Sir John Bourn, Head of the National Audit Office told parliament today that a new radio system for the police, Airwave, could deliver considerable benefits. For instance, Airwave will give a clear digital voice service and offers the possibility of data transmissions and remote access to police computers.
The service, procured under the PFI by the Police Information and Technology Organisation on behalf of the police, will cost some £1.5 billion over the 19-year contract with O2. When implemented, these services could result in officers spending more time on patrol.
The procurement itself was hindered by a lack of competition when all but one of the original bidders withdrew. Nevertheless, a range of complex issues had to be addressed and PITO handled the negotiations with O2 on behalf of more than 50 forces and their respective authorities in a competent manner.
The report recommends that the number of users for a service should be settled at the beginning of the project. Original plans to develop a unified system for both fire and police have not been realised. Although there is still the opportunity for Airwave to compete with other systems for fire and other emergency services radio communications needs, possible economies of scale may have been lost. Also, the police are not entitled to a share of revenues earned by O2 if additional users do join the Airwave service.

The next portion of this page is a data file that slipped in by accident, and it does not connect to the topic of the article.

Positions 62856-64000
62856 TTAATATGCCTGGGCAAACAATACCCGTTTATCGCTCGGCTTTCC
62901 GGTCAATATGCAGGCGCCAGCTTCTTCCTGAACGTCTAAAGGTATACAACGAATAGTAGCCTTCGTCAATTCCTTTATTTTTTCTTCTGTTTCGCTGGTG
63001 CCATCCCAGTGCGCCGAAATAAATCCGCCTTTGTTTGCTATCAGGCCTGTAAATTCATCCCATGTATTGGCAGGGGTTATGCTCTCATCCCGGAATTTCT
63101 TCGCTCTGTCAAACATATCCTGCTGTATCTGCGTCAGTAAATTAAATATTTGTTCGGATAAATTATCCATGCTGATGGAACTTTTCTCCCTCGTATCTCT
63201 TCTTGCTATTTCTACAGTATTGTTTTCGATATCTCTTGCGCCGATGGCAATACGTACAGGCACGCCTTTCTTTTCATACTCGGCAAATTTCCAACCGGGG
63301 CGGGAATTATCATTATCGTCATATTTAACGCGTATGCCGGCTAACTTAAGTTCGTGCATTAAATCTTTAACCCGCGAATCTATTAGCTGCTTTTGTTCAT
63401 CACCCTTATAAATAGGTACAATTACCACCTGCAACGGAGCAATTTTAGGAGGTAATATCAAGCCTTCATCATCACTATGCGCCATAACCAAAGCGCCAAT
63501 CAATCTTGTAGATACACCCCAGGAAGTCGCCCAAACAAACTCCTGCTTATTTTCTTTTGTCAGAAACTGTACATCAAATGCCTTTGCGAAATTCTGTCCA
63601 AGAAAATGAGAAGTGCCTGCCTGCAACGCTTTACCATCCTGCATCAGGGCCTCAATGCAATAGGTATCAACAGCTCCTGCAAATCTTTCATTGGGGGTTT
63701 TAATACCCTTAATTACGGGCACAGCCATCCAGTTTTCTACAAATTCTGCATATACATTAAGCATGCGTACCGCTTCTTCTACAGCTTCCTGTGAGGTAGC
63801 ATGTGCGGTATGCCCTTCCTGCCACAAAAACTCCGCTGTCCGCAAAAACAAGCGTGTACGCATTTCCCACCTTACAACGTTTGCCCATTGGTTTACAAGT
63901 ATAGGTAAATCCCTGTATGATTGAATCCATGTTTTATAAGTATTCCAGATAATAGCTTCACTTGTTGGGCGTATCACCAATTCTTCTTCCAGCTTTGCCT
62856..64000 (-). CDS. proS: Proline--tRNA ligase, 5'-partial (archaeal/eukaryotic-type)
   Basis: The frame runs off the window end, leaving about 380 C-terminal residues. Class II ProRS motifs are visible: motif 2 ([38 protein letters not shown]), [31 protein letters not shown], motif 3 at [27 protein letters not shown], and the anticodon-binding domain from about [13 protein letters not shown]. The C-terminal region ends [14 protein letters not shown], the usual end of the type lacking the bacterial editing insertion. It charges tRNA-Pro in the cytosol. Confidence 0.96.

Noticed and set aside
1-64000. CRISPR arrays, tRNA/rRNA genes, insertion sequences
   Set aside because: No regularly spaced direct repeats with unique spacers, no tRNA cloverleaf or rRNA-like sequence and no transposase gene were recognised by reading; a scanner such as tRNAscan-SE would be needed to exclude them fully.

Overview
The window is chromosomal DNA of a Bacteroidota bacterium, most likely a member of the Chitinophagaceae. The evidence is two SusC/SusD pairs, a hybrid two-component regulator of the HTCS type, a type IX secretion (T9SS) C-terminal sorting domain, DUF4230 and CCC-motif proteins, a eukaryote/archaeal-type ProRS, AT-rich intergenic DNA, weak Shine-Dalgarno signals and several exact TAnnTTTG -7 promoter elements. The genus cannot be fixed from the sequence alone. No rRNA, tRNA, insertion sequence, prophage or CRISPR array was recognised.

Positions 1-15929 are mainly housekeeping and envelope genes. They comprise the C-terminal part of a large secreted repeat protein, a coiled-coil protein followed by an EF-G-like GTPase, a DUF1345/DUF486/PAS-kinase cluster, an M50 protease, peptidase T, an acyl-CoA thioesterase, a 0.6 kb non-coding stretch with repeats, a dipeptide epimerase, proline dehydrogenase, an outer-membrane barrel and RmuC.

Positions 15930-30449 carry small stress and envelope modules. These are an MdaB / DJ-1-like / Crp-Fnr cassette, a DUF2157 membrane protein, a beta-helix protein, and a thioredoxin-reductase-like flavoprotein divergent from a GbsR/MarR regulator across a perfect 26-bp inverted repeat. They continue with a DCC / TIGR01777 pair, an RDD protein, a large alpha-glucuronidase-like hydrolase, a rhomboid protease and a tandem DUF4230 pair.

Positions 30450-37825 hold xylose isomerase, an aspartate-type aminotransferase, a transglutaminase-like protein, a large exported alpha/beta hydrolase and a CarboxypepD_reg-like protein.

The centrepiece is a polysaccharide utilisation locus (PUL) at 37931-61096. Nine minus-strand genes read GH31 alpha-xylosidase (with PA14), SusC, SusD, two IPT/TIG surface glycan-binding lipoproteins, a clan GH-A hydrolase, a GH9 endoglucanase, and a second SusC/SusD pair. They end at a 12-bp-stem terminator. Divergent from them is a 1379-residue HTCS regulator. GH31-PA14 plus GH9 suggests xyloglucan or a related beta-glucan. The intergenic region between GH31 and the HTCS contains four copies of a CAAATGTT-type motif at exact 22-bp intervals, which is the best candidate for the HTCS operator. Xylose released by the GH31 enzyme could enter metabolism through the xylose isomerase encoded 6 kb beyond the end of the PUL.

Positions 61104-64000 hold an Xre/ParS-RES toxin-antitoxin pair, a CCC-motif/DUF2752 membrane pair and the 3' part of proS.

Although PITO thought through the risks of accepting the service before all aspects had been shown to work properly in the pilot and effectively protected the interests of the police, conditional acceptance should be the exception rather than the rule.
Benefits arising out of a service should be identified early on and steps taken to ensure they are realised. Some police forces felt that Airwave could cost almost £300 million more than a less ambitious system, but PITO’s experts questioned these findings as too superficial in several areas. Moreover, the efficiency savings from Airwave could be the equivalent of up to an extra 1,200 police officers. However, it will be difficult to calculate the actual benefits or attribute them solely to Airwave.
Sir John Bourn said today
“It is too early to reach a conclusion on whether Airwave will bring about all of the benefits envisaged. The three emergency services currently have radio systems which do not allow full interoperability between them. The Airwave service should be a significant improvement in police communications but it is unfortunate that the benefits of a single procurement for all emergency services were not realised and that other emergency services will not, as yet, share the same high quality communications and information sharing capacity as the police.”
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